Preventive care is essential to eye health and vision care. Your eyes reveal more than just vision issues. They are the only place where a doctor can view the health of the brain, nerves, blood vessels and connecting tissue without cutting into or scanning a body part. Comprehensive eye exams can detect signs and symptoms of serious, possibly life-threatening conditions. Here are three examples of chronic diseases that such exams can diagnose early and monitor throughout an employee’s continuum of care:
Diabetes: The leading cause of new cases of blindness among adults 18 – 64. According to a 2018 American Eye-Q® Survey, nearly half of Americans don’t know whether diabetic eye diseases have visible symptoms. More than one-third don’t know a comprehensive eye exam is the only way to determine if a person’s diabetes will cause blindness. Sixty-eight percent of Americans with diabetes have been diagnosed with diabetes-related eye complications by an eye doctor, and many of those complications could have been prevented through regular eye care.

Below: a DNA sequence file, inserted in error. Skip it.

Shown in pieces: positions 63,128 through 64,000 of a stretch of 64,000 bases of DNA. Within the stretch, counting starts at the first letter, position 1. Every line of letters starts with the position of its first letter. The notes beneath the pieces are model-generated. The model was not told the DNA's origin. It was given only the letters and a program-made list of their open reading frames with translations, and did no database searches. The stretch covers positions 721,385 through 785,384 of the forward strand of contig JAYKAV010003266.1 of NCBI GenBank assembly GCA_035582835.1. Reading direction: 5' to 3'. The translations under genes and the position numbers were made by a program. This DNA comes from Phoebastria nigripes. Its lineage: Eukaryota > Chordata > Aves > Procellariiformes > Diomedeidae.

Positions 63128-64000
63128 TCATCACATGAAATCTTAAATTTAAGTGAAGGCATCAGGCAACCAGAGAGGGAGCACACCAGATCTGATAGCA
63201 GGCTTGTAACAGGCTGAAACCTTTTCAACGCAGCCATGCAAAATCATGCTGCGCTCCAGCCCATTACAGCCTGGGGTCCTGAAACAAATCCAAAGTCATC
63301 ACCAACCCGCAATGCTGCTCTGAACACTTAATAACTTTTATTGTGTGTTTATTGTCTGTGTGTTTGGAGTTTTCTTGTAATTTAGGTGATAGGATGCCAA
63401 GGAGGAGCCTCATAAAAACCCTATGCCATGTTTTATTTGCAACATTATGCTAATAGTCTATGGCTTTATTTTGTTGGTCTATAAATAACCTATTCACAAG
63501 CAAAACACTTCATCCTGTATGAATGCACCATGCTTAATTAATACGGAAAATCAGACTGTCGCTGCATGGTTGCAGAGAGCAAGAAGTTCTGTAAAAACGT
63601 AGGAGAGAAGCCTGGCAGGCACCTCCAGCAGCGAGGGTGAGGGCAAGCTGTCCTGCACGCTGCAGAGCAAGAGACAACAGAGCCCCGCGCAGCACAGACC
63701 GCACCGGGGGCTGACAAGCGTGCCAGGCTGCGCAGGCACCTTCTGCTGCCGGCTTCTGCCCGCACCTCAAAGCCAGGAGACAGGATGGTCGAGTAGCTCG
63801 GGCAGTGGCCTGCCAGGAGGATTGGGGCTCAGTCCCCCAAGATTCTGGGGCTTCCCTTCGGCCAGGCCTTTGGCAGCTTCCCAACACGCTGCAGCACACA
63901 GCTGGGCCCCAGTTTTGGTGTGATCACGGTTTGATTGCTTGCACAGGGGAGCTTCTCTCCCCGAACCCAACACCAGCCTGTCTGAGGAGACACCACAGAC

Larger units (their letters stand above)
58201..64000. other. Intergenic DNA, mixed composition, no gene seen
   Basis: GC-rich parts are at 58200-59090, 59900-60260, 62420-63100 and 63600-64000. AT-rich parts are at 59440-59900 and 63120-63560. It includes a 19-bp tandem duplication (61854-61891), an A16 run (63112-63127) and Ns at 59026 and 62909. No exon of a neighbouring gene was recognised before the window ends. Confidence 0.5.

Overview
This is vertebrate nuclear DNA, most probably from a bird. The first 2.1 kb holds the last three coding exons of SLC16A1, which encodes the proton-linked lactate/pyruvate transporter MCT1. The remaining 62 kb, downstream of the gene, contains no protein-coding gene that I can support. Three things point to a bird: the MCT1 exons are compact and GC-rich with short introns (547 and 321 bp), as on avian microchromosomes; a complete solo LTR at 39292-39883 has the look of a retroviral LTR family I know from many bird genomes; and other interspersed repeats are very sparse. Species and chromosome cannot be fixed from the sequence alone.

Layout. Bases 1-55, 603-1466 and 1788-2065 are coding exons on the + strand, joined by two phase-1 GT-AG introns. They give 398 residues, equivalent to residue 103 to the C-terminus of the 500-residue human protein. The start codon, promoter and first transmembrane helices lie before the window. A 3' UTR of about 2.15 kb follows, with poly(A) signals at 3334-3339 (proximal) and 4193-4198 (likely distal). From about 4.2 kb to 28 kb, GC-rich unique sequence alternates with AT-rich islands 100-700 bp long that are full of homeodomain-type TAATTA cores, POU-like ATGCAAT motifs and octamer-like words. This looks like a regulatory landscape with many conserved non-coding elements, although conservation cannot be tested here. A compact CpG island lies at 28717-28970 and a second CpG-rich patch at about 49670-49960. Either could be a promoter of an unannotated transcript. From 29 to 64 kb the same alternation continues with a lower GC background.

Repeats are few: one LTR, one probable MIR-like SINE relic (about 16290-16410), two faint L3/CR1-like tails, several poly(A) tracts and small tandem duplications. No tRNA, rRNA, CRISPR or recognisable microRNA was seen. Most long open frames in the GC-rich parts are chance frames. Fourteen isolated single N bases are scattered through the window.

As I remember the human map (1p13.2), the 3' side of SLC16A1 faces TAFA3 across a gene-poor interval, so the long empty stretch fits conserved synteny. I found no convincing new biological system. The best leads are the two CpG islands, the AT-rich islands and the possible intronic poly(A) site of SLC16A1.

Hypertension: About one in three adults – 75 million Americans – suffer from hypertension, and only 54% have their blood pressure under control. Hypertension is known as the silent killer because it can quietly cause damage to your body for years before you develop actual signs or symptoms. Comprehensive eye exams can detect early signs of hypertension and help patients better control their blood pressure.
Glaucoma: This is the second leading cause of blindness in the U.S. with more than 2.7 million Americans aged 40 and over affected by the disease. Glaucoma is a leading cause of irreversible blindness, yet only half of those affected know they have it. Glaucoma can’t currently be prevented but if it is diagnosed and treated early, vision loss can be delayed.
Diabetes, glaucoma and hypertension are the three most prevalent chronic conditions identified by eye care professionals. Other costly and disabling diseases can also be identified by a comprehensive eye exam, including cataracts, high cholesterol, multiple sclerosis, juvenile rheumatoid arthritis and Crohn’s disease.